From the toadstools of fairytales to the exotic shiitake of Japan, mushrooms have held a place in our imaginations — and on our dinner plates — for centuries. In this series of photographs, however, you’ll see a more unfamiliar side of fungi — close-ups of the fragile and tender gills that are usually tucked away beneath the cap.
Our first mushroom has long been a favorite with children’s book illustrators. But here, instead of the familiar red and white spotted cap of the Fly Agaric mushroom, are the more subdued, but just as lovely, colors and textures of the gills on its underside.
The plump fleshiness of this mushroom’s stalk contrasts with its delicate coral-colored gills or ‘lamellae’. These fragile folds are not just beautiful; they disperse the mushroom’s reproductive spores — without which we wouldn’t have any more mushrooms!
Looking at this mushroom, you almost expect it to burst into flames! The striking ember colors of this photograph make it look less like something you’d eat, and maybe more like something you’d cook on…
Out of the fire and into the sun! This bright yellow Amanita Crocea mushroom looks almost too gaudy to be natural, and definitely isn’t something you’d miss if you saw it on the forest floor. The distinctive color also gives this mushroom its alternative name: the Saffron Ringless Amanita.
At first glance, you might mistake this as a close-up photograph of a book. You probably won’t be able to read much on those creamy white pages, though, unless maybe you’re a mushroom biologist, or a mycophagist — that is, someone who identifies and harvests mushrooms for eating. A pretty tasty hobby!
Another look at the underside of a Fly Agaric mushroom. The bright light coming through the gills almost has the appearance of flames… which you may well be seeing if you’re unlucky enough to eat one. Fly Agaric, along with certain other species of mushrooms, contain psychoactive compounds which can be used as a hallucinogenic.
When people refer to something as “mushroom-colored”, clearly they don’t mean these mushrooms! This close-up photograph, which was taken in the early morning sun, certainly brings out the golden colors and delicate construction of this bright fungus.
If it were upside down, the gills on this mushroom could be mistaken for the folds of a swirling satin ball gown. Mushroom gills come in many different varieties, whether papery thin or thick like these, which is why they are so important when it comes to classifying different species.
Here we have a mushroom’s gills in extreme close-up. Note the subtle color, and the way they delicately curve and fold. As well as the thickness of the gills, the color and shape of mushrooms help to give biologists clues as to what species they’re looking at.
This bony looking ridge could belong to a dinosaur, or even be the tail of a fish! But of course, you’ll know by now it’s another elegant set of mushroom gills, this time with a delicate pink hue.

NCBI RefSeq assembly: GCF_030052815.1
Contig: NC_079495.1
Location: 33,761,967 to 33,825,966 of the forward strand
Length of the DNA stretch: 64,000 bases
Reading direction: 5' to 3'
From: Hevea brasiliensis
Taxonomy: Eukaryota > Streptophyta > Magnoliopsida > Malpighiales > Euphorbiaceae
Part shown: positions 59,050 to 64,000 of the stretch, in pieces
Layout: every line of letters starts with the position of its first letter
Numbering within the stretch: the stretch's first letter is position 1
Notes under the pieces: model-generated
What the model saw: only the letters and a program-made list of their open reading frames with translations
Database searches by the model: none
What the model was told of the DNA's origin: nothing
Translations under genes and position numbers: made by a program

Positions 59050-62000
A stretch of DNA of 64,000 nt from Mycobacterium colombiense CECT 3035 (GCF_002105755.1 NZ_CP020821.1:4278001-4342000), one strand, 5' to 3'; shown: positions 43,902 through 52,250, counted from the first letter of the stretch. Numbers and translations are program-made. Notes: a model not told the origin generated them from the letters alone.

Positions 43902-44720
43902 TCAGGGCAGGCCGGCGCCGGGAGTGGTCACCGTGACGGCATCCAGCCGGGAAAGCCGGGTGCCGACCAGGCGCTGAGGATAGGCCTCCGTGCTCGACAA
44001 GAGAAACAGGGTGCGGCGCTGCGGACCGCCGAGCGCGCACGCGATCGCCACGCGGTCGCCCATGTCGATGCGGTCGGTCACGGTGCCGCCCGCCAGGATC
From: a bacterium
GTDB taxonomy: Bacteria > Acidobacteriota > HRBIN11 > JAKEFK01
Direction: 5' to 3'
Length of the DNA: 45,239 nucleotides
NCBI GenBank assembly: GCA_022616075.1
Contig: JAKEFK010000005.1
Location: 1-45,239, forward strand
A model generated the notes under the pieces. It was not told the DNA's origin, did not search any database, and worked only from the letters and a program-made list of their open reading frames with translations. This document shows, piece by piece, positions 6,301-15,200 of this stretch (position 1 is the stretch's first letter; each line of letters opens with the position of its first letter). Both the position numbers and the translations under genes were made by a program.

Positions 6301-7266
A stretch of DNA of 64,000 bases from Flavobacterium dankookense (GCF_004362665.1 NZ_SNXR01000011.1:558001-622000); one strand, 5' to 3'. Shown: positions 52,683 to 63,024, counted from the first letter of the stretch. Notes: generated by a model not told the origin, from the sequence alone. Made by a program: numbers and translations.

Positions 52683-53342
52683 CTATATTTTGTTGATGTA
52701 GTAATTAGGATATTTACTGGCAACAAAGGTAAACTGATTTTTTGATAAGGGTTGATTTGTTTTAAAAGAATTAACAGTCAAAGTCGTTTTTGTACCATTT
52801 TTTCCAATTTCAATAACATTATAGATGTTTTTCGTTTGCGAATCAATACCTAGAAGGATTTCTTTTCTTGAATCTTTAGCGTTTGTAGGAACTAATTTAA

The wood blewit, or ‘blue stalk mushroom’, is actually more of a lilac color than blue. Although it looks a little unappetizing, this mushroom is considered very good eating — you just have to make sure they’re cooked first. Raw wood blewits can lead to a nasty case of indigestion, and even when cooked they can cause an allergic reaction. Take care if one ever shows up on your plate!
This exquisite mushroom stands like a transparent silk parasol against the morning sky. Filmy mushrooms like this can often materialize overnight, only to be gone again the following day. Their fleeting lifespans only enhance their fragile beauty, and make them all the more precious.
If you look carefully at the end of this mushroom’s gills, you can just make out the fine grains of a powder-like substance. These tiny grains are the mushroom’s spores, which fall off the gills. They can even be as colorful as the gills themselves, ranging from white, yellow, brown and pink to black or even purple!
Another lovely fin-like example of mushroom gills, this time with a little of the smooth outer covering of the cap visible at the top. Telling one mushroom from another can be tricky for amateurs, and since many are poisonous, it’s safest not to eat any found in the wild unless you’re certain they belong to an edible species.
This little mushroom looks like a well-designed garden light! Here, we can clearly see that the gills are attached to the top of the stalk, but like the color and thickness, their positioning is variable from species to species.
We wonder if the satellite dish-shaped mushroom shown here is picking up any signals from the night sky! This particular cap shape is called ‘depressed’, and unlike most of the other mushrooms we’ve looked at so far, the gills on this one are of varying lengths. The color combination of the white and yellow is particularly striking, almost making it look like a daisy.
Here’s a mushroom with another interestingly shaped cap. The depression in this one is so deep it’s almost inside out, with the gills prominently displayed. This type of cap has a specific name too, but it’s a bit more of a mouthful than ‘depressed’: it’s actually called ‘infundibuliform’!
Although these two seem to have a pinky glow, the Porcelain mushroom is also known as the Poached Egg mushroom because of its white translucent color. This variety is edible… if you’re willing to get past its rather unpleasant, slimy coating!
With their different colors, shapes and sizes, all of these mushrooms are beautiful in their own way — and play important parts in the ecologies in which they live. Having seen these gorgeous photographs of their gills, perhaps next time you see a mushroom you’ll be tempted to look underneath for a different view?